Analysis of dung from wild reindeer in the Arctic finds that it contains manmade flame retardants.
The study, recently published in the journal Chemosphere, is a reminder of how persistent flame retardants are in the environment, such that they can even reach some of the most remote and sparsely populated regions of the planet.
The chemicals examined in the study are called polybrominated diphenyl ethers, or PBDEs.
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"PBDEs have been used extensively as additive flame retardants in commercial and household products for several decades," wrote lead author Zhen Wang and colleagues from the National Marine Environmental Monitoring Center in China.
The researchers added, "They can release into the environment during the production, use and dismantling of the products due to their weak chemical bonding."
The scientists collected multiple samples of surface soil, moss and reindeer dung from Ny-Ålesund, a research town located on the island of Spitsbergen in Svalbard, Norway. Reindeer, also known as caribou in North America, are native to this Arctic region.
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PBDEs were detected in all of the studied samples. The amounts were highest in moss, but second highest in the reindeer feces. Moss is one of the favorite foods of reindeer, such that one species is even commonly called "reindeer moss."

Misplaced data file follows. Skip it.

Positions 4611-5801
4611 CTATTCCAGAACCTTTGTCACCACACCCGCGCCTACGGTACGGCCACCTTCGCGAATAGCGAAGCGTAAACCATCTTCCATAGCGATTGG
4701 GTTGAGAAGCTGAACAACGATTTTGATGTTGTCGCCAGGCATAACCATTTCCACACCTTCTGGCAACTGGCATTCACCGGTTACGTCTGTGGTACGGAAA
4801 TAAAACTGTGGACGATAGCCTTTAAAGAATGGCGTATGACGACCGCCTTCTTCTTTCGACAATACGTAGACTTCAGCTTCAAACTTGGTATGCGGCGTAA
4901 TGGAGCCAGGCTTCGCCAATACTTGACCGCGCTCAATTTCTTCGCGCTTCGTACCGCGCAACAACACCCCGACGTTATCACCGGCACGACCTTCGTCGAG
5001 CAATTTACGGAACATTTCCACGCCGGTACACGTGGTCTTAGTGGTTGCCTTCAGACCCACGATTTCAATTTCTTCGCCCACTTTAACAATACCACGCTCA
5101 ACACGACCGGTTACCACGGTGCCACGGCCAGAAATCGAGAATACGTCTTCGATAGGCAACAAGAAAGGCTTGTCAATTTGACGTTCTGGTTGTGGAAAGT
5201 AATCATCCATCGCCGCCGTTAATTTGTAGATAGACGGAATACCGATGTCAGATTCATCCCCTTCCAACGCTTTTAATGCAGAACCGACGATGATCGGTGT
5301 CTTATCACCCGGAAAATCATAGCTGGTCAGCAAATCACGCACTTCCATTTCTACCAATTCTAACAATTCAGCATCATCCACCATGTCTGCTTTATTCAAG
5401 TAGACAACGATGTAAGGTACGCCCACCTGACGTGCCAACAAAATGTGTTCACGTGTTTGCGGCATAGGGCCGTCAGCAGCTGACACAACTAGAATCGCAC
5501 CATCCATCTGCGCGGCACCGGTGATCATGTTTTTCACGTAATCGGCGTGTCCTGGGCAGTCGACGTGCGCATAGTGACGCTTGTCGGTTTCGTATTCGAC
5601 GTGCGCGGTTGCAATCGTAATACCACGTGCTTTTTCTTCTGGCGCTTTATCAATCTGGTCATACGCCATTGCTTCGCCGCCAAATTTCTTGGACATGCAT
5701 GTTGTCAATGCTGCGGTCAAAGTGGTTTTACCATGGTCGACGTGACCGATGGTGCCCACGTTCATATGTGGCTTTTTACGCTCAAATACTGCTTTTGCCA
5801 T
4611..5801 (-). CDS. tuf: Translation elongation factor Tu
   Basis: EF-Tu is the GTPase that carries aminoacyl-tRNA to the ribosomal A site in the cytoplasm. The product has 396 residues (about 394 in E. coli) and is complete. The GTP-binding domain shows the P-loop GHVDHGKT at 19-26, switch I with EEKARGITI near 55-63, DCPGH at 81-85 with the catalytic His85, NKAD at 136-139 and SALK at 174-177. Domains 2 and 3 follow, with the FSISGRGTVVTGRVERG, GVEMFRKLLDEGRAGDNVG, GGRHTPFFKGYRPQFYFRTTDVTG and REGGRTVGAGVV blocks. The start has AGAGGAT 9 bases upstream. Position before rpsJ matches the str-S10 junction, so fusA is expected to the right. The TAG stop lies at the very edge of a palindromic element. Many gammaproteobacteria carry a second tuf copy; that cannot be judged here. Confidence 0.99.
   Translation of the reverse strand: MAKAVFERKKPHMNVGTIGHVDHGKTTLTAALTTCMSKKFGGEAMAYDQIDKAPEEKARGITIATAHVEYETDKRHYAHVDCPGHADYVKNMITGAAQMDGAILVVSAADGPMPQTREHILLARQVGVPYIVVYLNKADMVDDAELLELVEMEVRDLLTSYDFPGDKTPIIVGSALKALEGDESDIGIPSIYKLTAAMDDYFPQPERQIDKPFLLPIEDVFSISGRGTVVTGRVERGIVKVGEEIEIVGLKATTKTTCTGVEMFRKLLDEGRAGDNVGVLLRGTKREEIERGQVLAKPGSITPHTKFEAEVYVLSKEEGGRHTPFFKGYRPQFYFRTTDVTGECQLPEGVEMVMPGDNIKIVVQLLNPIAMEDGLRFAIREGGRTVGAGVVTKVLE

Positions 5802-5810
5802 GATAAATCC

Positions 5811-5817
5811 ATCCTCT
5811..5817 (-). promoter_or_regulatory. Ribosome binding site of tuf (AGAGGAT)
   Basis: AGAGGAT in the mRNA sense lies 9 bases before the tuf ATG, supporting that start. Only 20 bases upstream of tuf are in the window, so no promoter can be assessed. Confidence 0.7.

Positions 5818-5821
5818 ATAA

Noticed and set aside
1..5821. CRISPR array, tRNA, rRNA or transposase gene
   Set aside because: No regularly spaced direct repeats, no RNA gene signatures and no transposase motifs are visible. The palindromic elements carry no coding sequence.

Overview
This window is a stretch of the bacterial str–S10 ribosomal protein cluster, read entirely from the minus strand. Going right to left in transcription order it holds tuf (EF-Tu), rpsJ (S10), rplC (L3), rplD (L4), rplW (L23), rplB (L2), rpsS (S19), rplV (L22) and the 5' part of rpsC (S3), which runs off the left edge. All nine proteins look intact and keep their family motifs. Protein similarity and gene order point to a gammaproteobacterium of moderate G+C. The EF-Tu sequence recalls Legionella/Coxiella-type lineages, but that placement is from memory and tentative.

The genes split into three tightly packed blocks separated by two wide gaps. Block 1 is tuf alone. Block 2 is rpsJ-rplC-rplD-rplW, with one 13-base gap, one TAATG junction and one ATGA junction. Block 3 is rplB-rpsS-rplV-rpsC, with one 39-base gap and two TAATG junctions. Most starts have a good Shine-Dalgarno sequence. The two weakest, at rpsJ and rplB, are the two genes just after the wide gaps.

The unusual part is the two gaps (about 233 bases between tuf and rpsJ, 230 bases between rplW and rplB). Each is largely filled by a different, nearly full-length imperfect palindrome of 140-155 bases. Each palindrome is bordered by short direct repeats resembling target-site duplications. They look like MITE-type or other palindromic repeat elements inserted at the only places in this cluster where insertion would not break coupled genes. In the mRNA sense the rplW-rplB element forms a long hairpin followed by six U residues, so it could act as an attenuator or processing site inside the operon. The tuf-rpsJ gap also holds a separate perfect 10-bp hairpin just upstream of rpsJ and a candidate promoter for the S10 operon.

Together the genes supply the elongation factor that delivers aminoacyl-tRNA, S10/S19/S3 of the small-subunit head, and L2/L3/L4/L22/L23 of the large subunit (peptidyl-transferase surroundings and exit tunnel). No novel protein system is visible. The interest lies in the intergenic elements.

The researchers explained that the flame retardants "tend to be strongly absorbed in soil," where they then become concentrated in moss.
"Once persistent organic pollutants are ingested into (the) body by animals, they are hard to be degraded, owing to their persistence, and one of the main elimination pathways from (the) body is believed to be via feces," according to Wang and colleagues.
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Since the flame retardants do not break down easily, it is then possible that after the reindeer eliminate some of the ingested chemicals, they absorb back into the soil and moss, starting the whole cycle over again.
An EPA fact sheet on these and related chemicals notes that the compounds have been widely used as flame retardants over the decades in plastics, furniture, upholstery, electrical equipment, electronic devices, textiles and other household products. As a result, your home is likely full of them now.
They work to prevent flare ups because, at high temperatures, they release bromine radicals that reduce both the rate of combustion and dispersion of fire.
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The very bad side is that several studies have shown that exposure to them can cause a variety of health problems. According to the EPA, these include cancer; neurological problems; kidney, liver and skin disorders and more.
Scientists have been working on ways to break down the chemicals in the environment without causing much further pollution. For example, activated carbon has been investigated as a way to clear the chemicals from soil.
The fact that even reindeer at a remote location experience PBDE exposure, however, indicates that we are a long way from solving the problems associated with these chemicals.